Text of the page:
The number of infections carried by ticks has hit a record high in the United States, according to a new report.
Nearly 60,000 people were diagnosed with a tickborne infection, mostly Lyme disease, in 2017, the Centers for Disease Control and Prevention reported. And that’s almost certainly just a fraction of the true count.
“The true number of cases is probably 10 times that,” said Dr. John Aucott, director of the Johns Hopkins Lyme Disease Research Center and chair of the federal Tick-Borne Disease Working Group.
The working group issued a report Wednesday saying states and the federal government need to spend more to track, prevent and treat these infections as they affect more and more people.
“There are more cases. Every year, the geographic distribution expands,” Aucott told NBC News.
Congress told the Health and Human Services Department to set up the working group as part of the 2016 21st Century Cures Act. This is the group’s first report.
It’s clear that ticks are infecting more people as the bugs themselves spread, Aucott said. It’s also clear that much more work is needed to keep track of these infections and to help people suffering from them.
“There are so many questions out there that haven’t been answered,” Aucott said.
“Tick densities in any year vary by region, state, and county. Numbers of reported tickborne disease cases are also affected by healthcare provider awareness, testing, and reporting practices. Finally, during any given year, people may or may not notice changes in tick populations depending on the amount of time they or their pets spend outdoors.”
Lyme disease infected 42,743 people in 2017, the CDC said. That compares to 36,000 cases in 2016.
Other diseases commonly spread by ticks include: Ehrlichiosis, spread by the Lone Star tick, which affected 7,700 people last year; Rocky Mountain Spotted Fever, which affected 6,200 people; babesiosis, which affected 2,300; tularemia, which affected 239 people and Powassan virus, which affected 33.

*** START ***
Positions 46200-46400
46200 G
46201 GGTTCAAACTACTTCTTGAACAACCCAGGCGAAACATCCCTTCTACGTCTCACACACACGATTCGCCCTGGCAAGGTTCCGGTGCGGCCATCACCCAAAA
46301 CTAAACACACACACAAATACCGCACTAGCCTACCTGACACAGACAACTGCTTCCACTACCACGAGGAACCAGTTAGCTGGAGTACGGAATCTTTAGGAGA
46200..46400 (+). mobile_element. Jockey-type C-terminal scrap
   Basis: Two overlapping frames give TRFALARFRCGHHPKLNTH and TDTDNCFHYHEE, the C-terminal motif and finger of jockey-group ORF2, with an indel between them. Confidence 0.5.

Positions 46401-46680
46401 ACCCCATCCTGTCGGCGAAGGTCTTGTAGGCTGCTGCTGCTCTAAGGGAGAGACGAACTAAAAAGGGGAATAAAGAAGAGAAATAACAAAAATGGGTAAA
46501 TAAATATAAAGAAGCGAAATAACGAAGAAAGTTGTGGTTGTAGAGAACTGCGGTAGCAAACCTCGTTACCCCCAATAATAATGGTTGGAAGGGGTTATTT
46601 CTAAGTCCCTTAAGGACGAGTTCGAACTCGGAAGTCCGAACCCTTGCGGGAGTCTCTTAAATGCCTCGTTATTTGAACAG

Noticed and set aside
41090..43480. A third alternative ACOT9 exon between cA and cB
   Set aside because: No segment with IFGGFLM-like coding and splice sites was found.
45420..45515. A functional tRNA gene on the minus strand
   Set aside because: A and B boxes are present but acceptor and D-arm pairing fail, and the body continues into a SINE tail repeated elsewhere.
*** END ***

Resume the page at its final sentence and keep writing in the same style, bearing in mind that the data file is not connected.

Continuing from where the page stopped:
Lyme is by far the most common tickborne infection and most cases probably are not even ever diagnosed. It likely infects 300,000 people a year, the working group said. “The number of U.S. counties now considered to be of high incidence for Lyme disease has increased by more than 300 percent in the Northeastern states and by approximately 250 percent in the North-Central states,” the report reads.
Tests for Lyme are not very good, the report notes. “This leaves physicians without the tools needed to diagnose; and without an accurate diagnosis, it is challenging for physicians to provide early treatment,’ the report said.
“Persistent symptoms after treatment of Lyme disease can be severe, yet their cause(s) remains unknown and debated. There are currently no uniformly accepted or validated treatment options for patients with these chronic symptoms.”
This big gap in knowledge makes it possible for people to argue about how to treat patients, Aucott said. “One of the sticking points was how to even name it,” he said.
Patients with what they describe as chronic Lyme disease have been critical of medical groups such as the Infectious Diseases Society of America, which are skeptical of the idea that long-term antibiotic treatment can cure people of their symptoms.
“If we knew more, maybe these controversies would go away,” Aucott said.
“Americans need help, yet progress has been hampered by a lack of attention at the federal level and by divisions within the field,” the report say
Story re-posted from CBC News. Written by Maggie Fox.